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‘Vote Art’ Urges Community Participation

Take Action encourages residents to get informed, vote

By Vickie Babyak
The Tube City Almanac
October 30, 2023
Posted in: Politics & Elections

Mon Valley community leaders who participated in Friday’s “Vote Art” event included Judith Moore, founder of Saving Our Sisters Now; Luther Sewell, founder and publisher of Talk Magazine; Roxanne Sewell, president and editor of Talk Magazine; Demetrius Baldwin, community activist; at Fawn Walker-Montgomery of Take Action Advocacy Group, and, kneeling, Rikell Ford of Kindred C.U.L.T.U.R.E. (Submitted photo courtesy Take Action Advocacy Group)

A group of Mon Valley community leaders on Friday urged residents to get out and vote in the Nov. 7 municipal elections.

The program, called “Vote Art,” was held at The Spot on 8th, an event center in Homestead.

Partners included Fawn Walker-Montgomery, chief executive officer and co-founder of Take Action Mon Valley/Take Action Advocacy Group; Demetrius Baldwin of Mon Valley Peoples Action; Rikell Ford of Kindred C.U.L.T.U.R.E; Judith Moore, chief executive officer and founder of Sisters Saving Ourselves; and Luther and Roxanne Sewell, founders of Talk Magazine, Pennsylvania’s only statewide publication focused on Black and African American news and culture.

“I feel like there’s a lot of power in this room (and) knowledge in this room, and I was moved by the things I heard,” Baldwin said.

Vote Art guests painted canvases while they gained valuable information about elections and voting. (Vickie Babyak photo for Tube City Almanac)

Participants relaxed and enjoyed themselves while they painted their voting visions with artist Clarissa Shockley, proprietor of Paint at Your Own Risk. Light refreshments were served, prizes were given out and a discussion took place on the importance of Black people voting.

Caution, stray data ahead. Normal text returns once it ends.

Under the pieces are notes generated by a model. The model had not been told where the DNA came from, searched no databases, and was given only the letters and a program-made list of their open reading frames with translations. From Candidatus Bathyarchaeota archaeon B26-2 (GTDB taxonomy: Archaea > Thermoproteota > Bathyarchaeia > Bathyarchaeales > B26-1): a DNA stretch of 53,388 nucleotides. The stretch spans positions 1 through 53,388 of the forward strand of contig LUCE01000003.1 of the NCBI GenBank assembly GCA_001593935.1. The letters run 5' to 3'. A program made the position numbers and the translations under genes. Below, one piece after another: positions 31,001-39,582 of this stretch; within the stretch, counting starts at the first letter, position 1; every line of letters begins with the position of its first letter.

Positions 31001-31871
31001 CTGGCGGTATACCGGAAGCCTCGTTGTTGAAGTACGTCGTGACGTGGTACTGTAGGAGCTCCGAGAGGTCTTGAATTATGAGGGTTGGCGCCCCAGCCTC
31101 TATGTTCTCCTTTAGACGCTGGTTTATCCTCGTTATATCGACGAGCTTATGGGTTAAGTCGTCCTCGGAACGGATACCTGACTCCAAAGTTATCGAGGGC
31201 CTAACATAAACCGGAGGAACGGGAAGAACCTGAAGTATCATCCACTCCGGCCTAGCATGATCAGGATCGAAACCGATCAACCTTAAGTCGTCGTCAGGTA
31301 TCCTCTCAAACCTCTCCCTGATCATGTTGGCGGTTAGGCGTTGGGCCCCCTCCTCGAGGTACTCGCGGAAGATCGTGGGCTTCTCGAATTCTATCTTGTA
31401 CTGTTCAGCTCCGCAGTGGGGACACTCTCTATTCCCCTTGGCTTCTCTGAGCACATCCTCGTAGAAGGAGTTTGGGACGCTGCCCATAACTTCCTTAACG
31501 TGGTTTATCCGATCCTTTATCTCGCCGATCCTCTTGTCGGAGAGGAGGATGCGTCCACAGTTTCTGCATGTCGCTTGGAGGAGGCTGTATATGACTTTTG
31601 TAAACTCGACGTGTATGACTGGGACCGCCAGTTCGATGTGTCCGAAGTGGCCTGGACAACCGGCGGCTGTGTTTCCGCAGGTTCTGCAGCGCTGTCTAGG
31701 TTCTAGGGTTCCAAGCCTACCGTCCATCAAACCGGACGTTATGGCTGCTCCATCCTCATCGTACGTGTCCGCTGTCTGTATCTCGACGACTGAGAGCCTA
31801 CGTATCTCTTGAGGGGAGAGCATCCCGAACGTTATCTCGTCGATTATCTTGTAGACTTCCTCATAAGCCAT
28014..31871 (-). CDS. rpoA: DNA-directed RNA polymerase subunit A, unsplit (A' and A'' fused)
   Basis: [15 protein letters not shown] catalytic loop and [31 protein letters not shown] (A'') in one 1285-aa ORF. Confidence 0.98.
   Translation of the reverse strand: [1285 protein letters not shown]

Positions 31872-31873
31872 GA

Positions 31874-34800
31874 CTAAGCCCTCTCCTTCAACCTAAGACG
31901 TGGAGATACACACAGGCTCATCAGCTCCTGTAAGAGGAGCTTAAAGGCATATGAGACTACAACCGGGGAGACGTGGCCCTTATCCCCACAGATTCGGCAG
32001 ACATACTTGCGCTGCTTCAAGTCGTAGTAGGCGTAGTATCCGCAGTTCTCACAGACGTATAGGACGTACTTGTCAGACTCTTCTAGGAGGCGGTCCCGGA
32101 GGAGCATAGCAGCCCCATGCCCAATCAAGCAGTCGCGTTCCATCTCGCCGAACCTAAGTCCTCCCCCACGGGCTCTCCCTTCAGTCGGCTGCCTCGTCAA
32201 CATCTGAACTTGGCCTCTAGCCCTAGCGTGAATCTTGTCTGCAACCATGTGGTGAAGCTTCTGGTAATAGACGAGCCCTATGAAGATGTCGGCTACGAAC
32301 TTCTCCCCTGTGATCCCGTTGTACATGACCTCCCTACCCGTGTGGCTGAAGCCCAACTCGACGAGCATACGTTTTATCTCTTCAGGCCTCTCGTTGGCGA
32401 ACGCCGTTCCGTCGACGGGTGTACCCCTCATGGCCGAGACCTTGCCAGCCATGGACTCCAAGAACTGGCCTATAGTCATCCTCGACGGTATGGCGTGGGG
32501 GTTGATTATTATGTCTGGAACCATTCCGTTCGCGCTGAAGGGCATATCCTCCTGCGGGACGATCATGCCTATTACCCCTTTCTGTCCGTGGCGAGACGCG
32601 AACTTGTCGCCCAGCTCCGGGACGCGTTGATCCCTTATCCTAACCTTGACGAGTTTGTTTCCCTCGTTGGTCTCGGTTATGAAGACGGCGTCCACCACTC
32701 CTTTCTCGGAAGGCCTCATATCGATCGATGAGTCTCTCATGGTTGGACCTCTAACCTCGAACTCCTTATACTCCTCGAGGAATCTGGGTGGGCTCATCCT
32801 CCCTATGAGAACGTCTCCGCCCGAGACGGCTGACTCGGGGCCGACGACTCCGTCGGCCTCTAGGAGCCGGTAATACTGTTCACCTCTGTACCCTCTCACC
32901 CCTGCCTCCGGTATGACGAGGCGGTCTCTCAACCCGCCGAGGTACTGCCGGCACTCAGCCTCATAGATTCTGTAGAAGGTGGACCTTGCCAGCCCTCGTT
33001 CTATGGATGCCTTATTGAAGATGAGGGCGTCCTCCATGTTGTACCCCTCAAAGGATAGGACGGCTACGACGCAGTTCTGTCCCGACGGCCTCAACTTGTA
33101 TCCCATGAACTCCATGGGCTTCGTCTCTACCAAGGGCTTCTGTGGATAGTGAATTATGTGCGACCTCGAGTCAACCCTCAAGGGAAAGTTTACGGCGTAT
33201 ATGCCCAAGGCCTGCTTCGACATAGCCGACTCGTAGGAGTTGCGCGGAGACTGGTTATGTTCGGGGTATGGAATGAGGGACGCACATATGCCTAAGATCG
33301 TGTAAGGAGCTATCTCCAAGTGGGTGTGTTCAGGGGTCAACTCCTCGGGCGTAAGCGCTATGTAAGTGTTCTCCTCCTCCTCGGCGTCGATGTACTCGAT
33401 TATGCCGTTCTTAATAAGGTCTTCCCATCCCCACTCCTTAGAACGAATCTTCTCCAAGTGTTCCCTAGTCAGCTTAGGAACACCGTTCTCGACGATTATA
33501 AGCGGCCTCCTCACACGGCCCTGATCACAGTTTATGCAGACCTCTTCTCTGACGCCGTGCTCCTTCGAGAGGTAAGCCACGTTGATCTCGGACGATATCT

People from McKeesport, Duquesne, Homestead, Clairton, Swissvale, Braddock and Pittsburgh attended.

George Montgomery of Take Action and community activist Demetrius Baldwin moderated the discussion about the right to vote, how to get educated about candidates and issues, and to choose candidates that align with their beliefs. Some of the organizers answered participants’ questions.

On Nov. 7, voters will choose candidates for local offices, including mayors in some communities, borough and city council members, township commissioners and supervisors, and school board members.

In addition, Allegheny County residents will elect a new county executive and choose a district attorney.

During the discussion, one community resident expressed she didn’t vote because she wasn't sure who to vote for and didn’t have time to research a candidate.

A panel member said some people want to vote and others say they have to vote, but look at how many people fought for the right. He felt it was his collective duty and that local elections can be more important than presidential elections.

“There are a number of websites to look up information and find out what the candidates stand for,” Walker-Montgomery said. “The League of Women Voters of Greater Pittsburgh and PA Voter Services both have information on local candidates and voting.”

Originally published October 30, 2023.

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